Data Acquisition

The Bayesian VAE is trained on multiple sequence alignment (MSA) rather than just a single protein sequence to leverage the rich evolutionary information contained within MSA. In an MSA, the same positions across different sequences from various species, which are orthologous (equivalent) to the human protein, are aligned vertically. This alignment provides valuable insights into the conservation or variation of individual residues across evolutionary timescales.

Conserved positions likely indicate residues that are essential for the protein’s structure or function, and any mutation in these positions may lead to pathogenic consequences. Conversely, variable positions might tolerate more mutations without negative effects. By training the Bayesian VAE on this multi-species perspective, the model can better understand which mutations are likely to be tolerated (benign) and which are likely to be harmful (pathogenic).

In contrast, training the model on just a single protein sequence would provide only a one-dimensional view of the protein, without the rich context provided by evolution and comparative analysis across species. The model could lose crucial information about the relative importance of each residue and its role in determining protein functionality or pathogenicity.

The authors aimed to work with about 1,000 genes that are associated with disease. For each selected gene, they identified a single associated protein, choosing the canonical (standard) transcript according to the Uniprot/Swissprot database. They then built MSAs for each protein family. As explained above, this process identifies related sequences across many species, providing an evolutionary perspective on the proteins.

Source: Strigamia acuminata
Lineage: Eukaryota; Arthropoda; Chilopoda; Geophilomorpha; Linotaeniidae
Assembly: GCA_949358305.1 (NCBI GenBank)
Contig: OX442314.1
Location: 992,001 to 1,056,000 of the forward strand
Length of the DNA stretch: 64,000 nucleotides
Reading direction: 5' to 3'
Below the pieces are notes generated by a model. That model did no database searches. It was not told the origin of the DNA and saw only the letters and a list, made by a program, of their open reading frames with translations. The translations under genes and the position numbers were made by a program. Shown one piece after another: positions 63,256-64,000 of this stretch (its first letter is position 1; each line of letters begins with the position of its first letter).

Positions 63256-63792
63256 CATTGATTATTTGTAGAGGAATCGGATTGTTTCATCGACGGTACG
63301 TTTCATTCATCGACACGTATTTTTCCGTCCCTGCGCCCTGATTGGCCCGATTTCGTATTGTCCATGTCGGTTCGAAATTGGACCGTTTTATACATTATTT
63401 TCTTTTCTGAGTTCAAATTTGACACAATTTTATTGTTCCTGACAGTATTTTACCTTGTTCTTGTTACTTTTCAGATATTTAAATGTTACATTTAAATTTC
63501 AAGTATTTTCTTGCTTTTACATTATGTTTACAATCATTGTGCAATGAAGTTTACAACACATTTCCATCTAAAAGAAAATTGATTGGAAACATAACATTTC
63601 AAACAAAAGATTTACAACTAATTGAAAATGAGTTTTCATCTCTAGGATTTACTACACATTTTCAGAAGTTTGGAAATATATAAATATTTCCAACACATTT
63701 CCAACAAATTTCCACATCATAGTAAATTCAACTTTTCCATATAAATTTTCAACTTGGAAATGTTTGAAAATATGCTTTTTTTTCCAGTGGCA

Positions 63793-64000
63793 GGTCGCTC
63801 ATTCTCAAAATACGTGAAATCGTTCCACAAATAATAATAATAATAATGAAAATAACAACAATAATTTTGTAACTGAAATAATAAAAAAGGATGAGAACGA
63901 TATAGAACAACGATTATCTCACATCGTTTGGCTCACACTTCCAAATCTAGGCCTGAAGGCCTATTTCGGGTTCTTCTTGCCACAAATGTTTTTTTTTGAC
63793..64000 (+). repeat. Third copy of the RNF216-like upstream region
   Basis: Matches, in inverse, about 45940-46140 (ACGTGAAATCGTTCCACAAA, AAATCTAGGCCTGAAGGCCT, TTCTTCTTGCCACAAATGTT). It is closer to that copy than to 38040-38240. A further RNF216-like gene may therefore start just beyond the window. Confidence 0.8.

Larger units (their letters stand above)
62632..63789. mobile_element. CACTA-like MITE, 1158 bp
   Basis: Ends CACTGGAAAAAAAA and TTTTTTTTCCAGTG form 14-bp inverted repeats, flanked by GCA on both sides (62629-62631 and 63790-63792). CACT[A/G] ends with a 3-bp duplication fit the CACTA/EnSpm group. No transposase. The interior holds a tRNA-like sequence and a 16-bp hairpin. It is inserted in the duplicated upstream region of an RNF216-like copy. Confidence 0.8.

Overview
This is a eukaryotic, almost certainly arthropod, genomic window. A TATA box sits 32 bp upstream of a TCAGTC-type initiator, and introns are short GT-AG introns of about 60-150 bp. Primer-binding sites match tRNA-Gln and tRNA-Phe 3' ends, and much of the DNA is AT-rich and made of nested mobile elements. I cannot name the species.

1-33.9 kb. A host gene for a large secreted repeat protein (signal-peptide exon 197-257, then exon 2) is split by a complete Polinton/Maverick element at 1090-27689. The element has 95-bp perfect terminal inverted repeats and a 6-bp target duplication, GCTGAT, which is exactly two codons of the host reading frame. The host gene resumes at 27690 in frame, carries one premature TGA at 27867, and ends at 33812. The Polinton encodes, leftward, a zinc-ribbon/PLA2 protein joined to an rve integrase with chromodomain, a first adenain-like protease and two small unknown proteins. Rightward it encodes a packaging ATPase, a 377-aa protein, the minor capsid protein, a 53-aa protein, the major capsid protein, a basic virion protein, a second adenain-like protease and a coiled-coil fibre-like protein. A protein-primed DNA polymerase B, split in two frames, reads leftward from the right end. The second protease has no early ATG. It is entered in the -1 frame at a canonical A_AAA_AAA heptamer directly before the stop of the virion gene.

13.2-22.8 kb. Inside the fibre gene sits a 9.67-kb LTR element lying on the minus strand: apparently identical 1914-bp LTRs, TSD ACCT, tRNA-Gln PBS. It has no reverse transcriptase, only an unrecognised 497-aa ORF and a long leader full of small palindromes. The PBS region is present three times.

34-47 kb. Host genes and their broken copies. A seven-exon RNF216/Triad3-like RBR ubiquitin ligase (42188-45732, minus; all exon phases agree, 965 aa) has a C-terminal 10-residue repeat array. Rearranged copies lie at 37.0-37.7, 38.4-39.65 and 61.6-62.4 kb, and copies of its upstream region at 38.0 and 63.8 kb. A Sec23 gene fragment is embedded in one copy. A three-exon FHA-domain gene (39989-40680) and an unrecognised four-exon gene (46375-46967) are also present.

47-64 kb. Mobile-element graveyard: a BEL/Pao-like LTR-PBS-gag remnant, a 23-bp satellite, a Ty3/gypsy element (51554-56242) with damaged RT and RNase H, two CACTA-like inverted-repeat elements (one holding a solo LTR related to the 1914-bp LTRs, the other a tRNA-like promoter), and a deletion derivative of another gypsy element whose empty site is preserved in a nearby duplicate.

They then selected clinical labels from the ClinVar database, which contains reports of relationships between human genetic variations and phenotypes (observable characteristics), along with supporting evidence. These served as one set of ground-truth labels for the data, classifying the genetic variants into “Benign”, “Pathogenic” and “Uncertain”.

VAE & Model Architecture

A Variational Autoencoder (VAE) is an unsupervised learning model that learns to represent data in a lower-dimensional (latent) space, capturing the most salient aspects of this data. But crucially, VAEs are a type of generative model, meaning that they generate new data points by sampling points from this latent space and decoding them back into the original data space.

In this paper, they mention that data is generated from a latent variable z, referring to the idea that there is a lower-dimensional representation that captures the most important features of the data.

VAEs comprise two key components: the “encoder” and the “decoder”. The encoder takes in the data, in our context, amino acid sequences of a protein, and transforms it into a set of latent variables (z). The decoder then utilises these latent variables to reconstruct the original data.

The encoder network is captured by the conditional probability distribution, p(s|z, θ_p), where ‘s’ stands for a fixed-length amino acid sequence and ‘θ_p’ corresponds to the protein parameters belonging to that specific family. On the other hand, p(z|s, θ_p) represents the probability distribution of the decoder. It does so by learning a set of means (μ) and standard deviations (σ). Collectively, these parameters form a Gaussian distribution in the latent space.

The challenge in training a VAE arises when optimising the model’s parameters to enhance the likelihood of the synthetically generated data, given these parameters. However, this data is artificially created, meaning we can’t straightforwardly calculate these likelihood values. Hence, we train the VAE by maximising the Evidence Lower Bound (ELBO). This approach ensures that the model learns a distribution mirroring the real distribution of the data as closely as possible.

The ELBO is composed of two components: the reconstruction loss and the KL-divergence. The former represents the negative log-likelihood of the data given the latent variables, quantifying the decoder network’s ability to accurately reconstruct the original data from the latent variables. The latter is a measure of the disparity between two probability distributions. In the context of a VAE, it gauges the variance of the latent variables’ distribution from a specified prior distribution (usually a standard Gaussian). This term serves as a regularisation term, prompting the model to effectively utilise the latent space and prevent overfitting to the training data.